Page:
Six Things to Consider When Starting a Tutoring ProgramJuly 12, 2022
Before you launch a tutoring program in your school, district or organization, make sure you ask the following six program design questions. The answers will help you design a more successful program that is right for your students.
1. What grades or subjects should be tutored?
Research suggests that early literacy and late math are the key places to leverage tutoring. Data shows that students who are proficient by Grade 3 have a four times greater likelihood of graduating than students who are not proficient in reading by grade 3.
When it comes to math, data also shows that students who pass ninth-grade Algebra 1 are four times more likely to graduate from high school than those who fail ninth-grade Algebra 1.
Additional research from a Harvard University meta-study of 196 randomized controlled trials showed clearly that early grade interventions in reading were more effective than late grade interventions in reading, and late grade interventions in math were more effective than early grade interventions in math.
2. Which students will receive tutoring? Many school districts choose to have all students in a specific grade level or core course receive tutoring. Schools can utilize the previous year’s standardized assessment scores, or diagnostic or entrance exam. Another thing to consider is targeting students who have had to repeat a given course.
3. Will tutoring happen during the school day or outside of regular school hours?
The top benefits of having tutoring as part of a student schedule during the school day are consistent, easy access to the students by the tutors, and alignment with their core class curriculum. This is known as high-impact tutoring.
For high school students, high-impact tutoring can be built in as an elective course, double blocked content-area course, intervention period, or additional core course for credit.
For middle school students, scheduling in cohorts that all travel together to each class throughout the day allows flexibility to build tutoring into the program.
For elementary students, splitting the core course period or using options like guided reading time into small group tutoring sessions allows the teacher to work with a smaller group while tutoring is happening in another room.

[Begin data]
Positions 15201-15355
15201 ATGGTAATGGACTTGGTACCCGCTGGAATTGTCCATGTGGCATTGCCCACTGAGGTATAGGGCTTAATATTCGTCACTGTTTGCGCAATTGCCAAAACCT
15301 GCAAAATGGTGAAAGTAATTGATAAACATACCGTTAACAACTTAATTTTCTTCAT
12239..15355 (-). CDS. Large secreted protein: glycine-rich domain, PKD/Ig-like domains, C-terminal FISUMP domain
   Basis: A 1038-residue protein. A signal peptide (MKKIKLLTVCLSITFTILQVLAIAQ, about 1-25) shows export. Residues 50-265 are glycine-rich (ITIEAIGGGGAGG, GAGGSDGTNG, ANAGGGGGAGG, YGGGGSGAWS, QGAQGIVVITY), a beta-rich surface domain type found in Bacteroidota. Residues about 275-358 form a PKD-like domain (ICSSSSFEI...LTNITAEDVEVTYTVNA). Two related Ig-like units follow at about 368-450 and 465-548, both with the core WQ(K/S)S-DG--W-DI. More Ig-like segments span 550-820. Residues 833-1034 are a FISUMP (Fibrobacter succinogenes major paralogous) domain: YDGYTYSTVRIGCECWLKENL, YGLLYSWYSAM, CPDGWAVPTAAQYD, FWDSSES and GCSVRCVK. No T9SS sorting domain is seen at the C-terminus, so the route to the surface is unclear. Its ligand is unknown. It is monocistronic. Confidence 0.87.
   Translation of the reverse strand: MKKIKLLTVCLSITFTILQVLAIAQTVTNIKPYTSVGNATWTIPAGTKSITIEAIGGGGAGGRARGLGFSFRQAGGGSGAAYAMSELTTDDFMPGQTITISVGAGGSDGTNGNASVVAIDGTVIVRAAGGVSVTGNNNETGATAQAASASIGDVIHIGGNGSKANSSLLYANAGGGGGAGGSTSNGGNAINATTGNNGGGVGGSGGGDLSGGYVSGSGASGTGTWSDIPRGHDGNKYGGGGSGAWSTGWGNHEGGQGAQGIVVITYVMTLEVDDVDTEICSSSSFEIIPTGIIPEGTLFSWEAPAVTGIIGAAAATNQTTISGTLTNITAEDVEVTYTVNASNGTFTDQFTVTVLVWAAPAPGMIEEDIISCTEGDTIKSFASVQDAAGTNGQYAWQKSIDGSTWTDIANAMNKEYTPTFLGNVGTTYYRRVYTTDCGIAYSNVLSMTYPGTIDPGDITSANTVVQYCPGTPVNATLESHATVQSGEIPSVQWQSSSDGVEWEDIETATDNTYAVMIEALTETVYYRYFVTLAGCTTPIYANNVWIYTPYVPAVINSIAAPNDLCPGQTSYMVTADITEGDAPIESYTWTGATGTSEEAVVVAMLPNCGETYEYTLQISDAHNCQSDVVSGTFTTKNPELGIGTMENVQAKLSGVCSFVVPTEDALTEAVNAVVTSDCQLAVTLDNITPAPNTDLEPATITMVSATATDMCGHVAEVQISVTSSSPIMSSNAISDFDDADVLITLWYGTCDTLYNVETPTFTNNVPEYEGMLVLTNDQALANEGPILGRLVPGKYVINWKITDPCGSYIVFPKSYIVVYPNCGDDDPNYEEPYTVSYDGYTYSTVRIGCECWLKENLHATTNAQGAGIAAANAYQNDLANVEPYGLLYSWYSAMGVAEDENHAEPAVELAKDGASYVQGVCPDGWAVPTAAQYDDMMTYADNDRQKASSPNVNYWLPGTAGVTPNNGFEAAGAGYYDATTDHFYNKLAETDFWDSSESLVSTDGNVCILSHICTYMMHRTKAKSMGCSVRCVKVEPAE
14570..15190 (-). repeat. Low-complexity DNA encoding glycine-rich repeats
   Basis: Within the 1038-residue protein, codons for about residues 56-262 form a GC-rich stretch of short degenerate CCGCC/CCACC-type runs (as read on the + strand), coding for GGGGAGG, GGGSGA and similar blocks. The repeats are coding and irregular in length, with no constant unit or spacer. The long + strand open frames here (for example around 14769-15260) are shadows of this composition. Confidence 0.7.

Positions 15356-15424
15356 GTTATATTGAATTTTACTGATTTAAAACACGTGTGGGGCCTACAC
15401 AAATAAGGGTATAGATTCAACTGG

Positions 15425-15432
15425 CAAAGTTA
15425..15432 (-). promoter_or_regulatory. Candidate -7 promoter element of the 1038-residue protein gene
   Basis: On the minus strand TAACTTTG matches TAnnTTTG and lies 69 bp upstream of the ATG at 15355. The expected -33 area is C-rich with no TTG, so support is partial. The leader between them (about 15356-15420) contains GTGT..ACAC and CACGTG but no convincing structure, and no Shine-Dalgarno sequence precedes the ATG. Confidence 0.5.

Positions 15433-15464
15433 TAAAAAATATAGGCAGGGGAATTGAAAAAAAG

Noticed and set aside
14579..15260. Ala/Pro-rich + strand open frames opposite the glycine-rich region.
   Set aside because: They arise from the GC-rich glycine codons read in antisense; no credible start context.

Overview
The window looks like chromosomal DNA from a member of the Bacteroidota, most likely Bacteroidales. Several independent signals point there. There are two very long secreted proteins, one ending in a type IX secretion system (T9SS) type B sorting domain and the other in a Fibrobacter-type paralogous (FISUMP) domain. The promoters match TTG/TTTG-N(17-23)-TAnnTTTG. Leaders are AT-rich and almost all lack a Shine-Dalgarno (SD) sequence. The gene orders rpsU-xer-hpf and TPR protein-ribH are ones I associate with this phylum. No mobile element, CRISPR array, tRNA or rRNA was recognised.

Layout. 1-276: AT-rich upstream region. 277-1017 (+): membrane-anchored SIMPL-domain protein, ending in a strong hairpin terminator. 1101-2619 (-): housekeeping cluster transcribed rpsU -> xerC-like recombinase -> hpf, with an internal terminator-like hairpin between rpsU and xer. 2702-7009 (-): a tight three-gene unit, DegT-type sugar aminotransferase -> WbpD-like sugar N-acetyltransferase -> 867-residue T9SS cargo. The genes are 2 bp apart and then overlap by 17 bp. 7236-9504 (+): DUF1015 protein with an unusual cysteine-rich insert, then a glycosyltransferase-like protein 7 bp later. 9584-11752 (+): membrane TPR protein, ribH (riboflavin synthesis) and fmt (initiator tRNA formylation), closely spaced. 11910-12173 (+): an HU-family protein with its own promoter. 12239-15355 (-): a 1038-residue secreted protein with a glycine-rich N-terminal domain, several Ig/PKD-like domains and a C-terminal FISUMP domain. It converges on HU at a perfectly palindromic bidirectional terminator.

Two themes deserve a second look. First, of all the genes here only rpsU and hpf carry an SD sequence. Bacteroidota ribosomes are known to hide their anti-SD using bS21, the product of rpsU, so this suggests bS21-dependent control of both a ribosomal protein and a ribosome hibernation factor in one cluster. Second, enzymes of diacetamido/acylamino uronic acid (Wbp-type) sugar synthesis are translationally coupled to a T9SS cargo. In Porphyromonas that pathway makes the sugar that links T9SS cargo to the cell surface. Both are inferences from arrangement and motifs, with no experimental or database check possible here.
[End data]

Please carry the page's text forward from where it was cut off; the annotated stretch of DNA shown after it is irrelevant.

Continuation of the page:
4. How frequently will students receive tutoring–what is the “dosage?
Saga recommends that students should receive high-impact (or high-dosage) tutoring every other day, for at least 60 hours of dosage. Ideally students should receive tutoring every day. This model can be built into the students’ schedule for the entire school year.
5. What will be the ratio of tutor-to-student?
While some people may believe that 1:1 tutoring is the best option for students, the truth is that 1:1 tutoring is not an optimal use of the tutor’s time. In fact, a tutor should do no more than 30% of the cognitive lift, and the student should do no less than 70%.
When asked about 1:1 tutoring, students said that they did not like it, because they felt pressured and uncomfortable that they were getting all the attention for the whole period. Instead, these students preferred working with one, two, or three other students. Peer-to-peer learning is an essential element of learning because students can collaborate, instruct each other, look at each other’s work to find errors or make recommendations, as well as read to each other. This dynamic is a very useful part of a well-structured tutorial.
6. How should you pair students with tutors?
Student-tutor pairings should stay consistent through the year, so the tutor can build ongoing, strong, personal relationships with the students tutored.
Kids don’t care how much you know until they know how much you care. That is a hallmark of tutoring. Relationship first, content second.